I didn't look up all of the countries but slavery is not legal in Russia and India. Most of the countries on your list are not considered developed countries .Not saying that slavery doesn't exist in these countries. Just never seen it legal anywhere. My question to you is this. Are we supposed to feel better about U.S. slavery b/c it happened other places?

As for the TEKS, it's not a test. It's what's tested. If you ever won't to know what's being taught in Texas schools, just google it and it will tell you. Conservatives (i know the left does to) rely on fear tactics to sway voters. CRT is a boogeyman and if people looked up what they actually taught and are required teach, they'll see how full of it these politicians are.

Link to comment
Share on other sites

2 hours ago, ctown81 said:

I didn't look up all of the countries but slavery is not legal in Russia and India. Most of the countries on your list are not considered developed countries .Not saying that slavery doesn't exist in these countries. Just never seen it legal anywhere. My question to you is this. Are we supposed to feel better about U.S. slavery b/c it happened other places?

As for the TEKS, it's not a test. It's what's tested. If you ever won't to know what's being taught in Texas schools, just google it and it will tell you. Conservatives (i know the left does to) rely on fear tactics to sway voters. CRT is a boogeyman and if people looked up what they actually taught and are required teach, they'll see how full of it these politicians are.

The United States of America existed as a nation for less than 100 years before fighting a terribly deadly conflict to end it.  Thomas Jefferson knew that ending the slave trade was the first step he could take to move the US away from practicing slavery.  

Nobody should feel good about slavery, but we also shouldn't condemn the US in ways we don't condemn other countries who did the same thing.  Sadly, it was the norm, and it took a lot of courage and sacrifice to end.

Modern day slavery is still occurring even in places it is illegal.  There are more people in slavery now than at any time in history.  Let's try to do something about that!!!

  • Like 1
Link to comment
Share on other sites

Ya'll wanna blame someone for the spread of slavery in the United States, I have a name for you--Eli Whitney. At the time of his invention, slavery was in the process of declining. But his machine made the "inland" cotton easier to get the seeds out and larger plantations formed, and those that had money at the time were able to purchase more slaves because of the Cotton Gin. Otherwise, Slavery would have died out probably before 1820, because it would NOT have been profitable. But it didn't, so in the end, over a million Americans died in a war to save slavery and states rights.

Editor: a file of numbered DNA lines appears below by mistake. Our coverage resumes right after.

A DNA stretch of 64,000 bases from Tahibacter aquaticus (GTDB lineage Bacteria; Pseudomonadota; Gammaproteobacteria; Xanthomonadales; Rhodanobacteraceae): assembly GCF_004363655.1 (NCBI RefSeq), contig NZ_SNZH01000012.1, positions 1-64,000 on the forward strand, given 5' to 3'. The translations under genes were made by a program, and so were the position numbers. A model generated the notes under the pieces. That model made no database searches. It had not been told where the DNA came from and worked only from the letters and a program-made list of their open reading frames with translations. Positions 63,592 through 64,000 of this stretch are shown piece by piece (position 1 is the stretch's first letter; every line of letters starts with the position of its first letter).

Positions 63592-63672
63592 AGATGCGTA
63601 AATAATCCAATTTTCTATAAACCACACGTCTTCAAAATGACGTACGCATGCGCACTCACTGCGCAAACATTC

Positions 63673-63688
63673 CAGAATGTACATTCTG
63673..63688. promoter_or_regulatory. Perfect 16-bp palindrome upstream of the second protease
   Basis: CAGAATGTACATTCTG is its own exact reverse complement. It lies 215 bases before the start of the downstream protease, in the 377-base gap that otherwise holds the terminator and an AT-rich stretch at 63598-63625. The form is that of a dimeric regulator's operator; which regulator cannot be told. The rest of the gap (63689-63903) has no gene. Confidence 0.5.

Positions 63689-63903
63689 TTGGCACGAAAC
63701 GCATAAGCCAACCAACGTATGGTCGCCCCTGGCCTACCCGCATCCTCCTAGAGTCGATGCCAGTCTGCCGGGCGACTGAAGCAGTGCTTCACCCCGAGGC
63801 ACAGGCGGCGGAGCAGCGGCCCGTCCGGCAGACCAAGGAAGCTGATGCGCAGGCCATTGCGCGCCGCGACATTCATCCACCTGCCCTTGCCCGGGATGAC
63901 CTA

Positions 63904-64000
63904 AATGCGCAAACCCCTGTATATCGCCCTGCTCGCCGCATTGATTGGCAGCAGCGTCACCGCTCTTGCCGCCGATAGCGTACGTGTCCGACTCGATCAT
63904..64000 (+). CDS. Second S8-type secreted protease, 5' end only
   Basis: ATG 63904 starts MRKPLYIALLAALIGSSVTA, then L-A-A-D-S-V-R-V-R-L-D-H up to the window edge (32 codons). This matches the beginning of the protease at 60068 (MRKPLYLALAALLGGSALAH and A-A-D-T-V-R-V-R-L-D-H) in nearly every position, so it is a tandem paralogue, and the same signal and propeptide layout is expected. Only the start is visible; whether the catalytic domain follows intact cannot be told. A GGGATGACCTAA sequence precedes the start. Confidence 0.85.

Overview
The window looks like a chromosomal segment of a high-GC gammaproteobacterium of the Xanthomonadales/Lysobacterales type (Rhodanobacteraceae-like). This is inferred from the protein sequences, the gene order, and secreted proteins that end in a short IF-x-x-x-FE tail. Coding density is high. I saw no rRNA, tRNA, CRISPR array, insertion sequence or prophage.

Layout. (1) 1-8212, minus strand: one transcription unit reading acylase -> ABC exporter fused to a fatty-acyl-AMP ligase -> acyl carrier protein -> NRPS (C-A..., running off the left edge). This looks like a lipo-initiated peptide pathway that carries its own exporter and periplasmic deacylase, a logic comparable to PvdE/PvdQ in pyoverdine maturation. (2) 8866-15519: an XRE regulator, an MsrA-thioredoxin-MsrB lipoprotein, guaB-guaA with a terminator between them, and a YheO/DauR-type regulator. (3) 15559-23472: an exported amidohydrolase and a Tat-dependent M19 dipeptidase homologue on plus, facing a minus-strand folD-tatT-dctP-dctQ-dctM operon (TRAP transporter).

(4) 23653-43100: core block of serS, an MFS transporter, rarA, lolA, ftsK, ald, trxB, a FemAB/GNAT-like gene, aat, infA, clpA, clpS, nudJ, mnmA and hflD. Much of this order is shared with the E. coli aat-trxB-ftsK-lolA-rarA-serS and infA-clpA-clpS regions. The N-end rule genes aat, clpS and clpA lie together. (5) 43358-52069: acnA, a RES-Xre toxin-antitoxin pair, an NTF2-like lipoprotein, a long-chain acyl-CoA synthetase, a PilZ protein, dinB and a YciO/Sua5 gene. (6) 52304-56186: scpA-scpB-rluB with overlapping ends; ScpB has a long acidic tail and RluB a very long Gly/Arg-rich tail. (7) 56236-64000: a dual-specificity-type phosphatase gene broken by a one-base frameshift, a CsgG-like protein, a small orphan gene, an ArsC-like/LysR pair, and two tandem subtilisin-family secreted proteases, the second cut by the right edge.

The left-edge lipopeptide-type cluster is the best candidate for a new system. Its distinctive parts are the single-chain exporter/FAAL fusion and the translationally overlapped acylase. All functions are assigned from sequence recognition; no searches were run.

https://www.history.com/topics/inventions/cotton-gin-and-eli-whitney

One inadvertent result of the cotton gin’s success, however, was that it helped strengthen slavery in the South. Although the cotton gin made cotton processing less labor-intensive, it helped planters earn greater profits, prompting them to grow larger crops, which in turn required more people. Because slavery was the cheapest form of labor, cotton farmers simply acquired more slaves. 

Link to comment
Share on other sites

8 hours ago, ctown81 said:

I didn't look up all of the countries but slavery is not legal in Russia and India. Most of the countries on your list are not considered developed countries .Not saying that slavery doesn't exist in these countries. Just never seen it legal anywhere. My question to you is this. Are we supposed to feel better about U.S. slavery b/c it happened other places?

As for the TEKS, it's not a test. It's what's tested. If you ever won't to know what's being taught in Texas schools, just google it and it will tell you. Conservatives (i know the left does to) rely on fear tactics to sway voters. CRT is a boogeyman and if people looked up what they actually taught and are required teach, they'll see how full of it these politicians are.

In India it was outlawed in 1976, but it still persists. I was basing it on this website :  Countries Where Slavery Is Still Legal (theclever.com) .  

I was thinking TAKS Test which has since been replaced by the STAAR test which is the test we took in 1987 to graduate.  I didn't realize that they had replaced it.  That's what I thought you were referring to.  If you go to the CRT webpage and click the Learn more button you will see what they desire to teach.  I have done that, and I laugh at a lot of they think were a part of racism in early America.  Learn More • Critical Race Training in Education . 

Link to comment
Share on other sites

4 hours ago, DannyZuco said:

Ya'll wanna blame someone for the spread of slavery in the United States, I have a name for you--Eli Whitney. At the time of his invention, slavery was in the process of declining. But his machine made the "inland" cotton easier to get the seeds out and larger plantations formed, and those that had money at the time were able to purchase more slaves because of the Cotton Gin. Otherwise, Slavery would have died out probably before 1820, because it would NOT have been profitable. But it didn't, so in the end, over a million Americans died in a war to save slavery and states rights. 

https://www.history.com/topics/inventions/cotton-gin-and-eli-whitney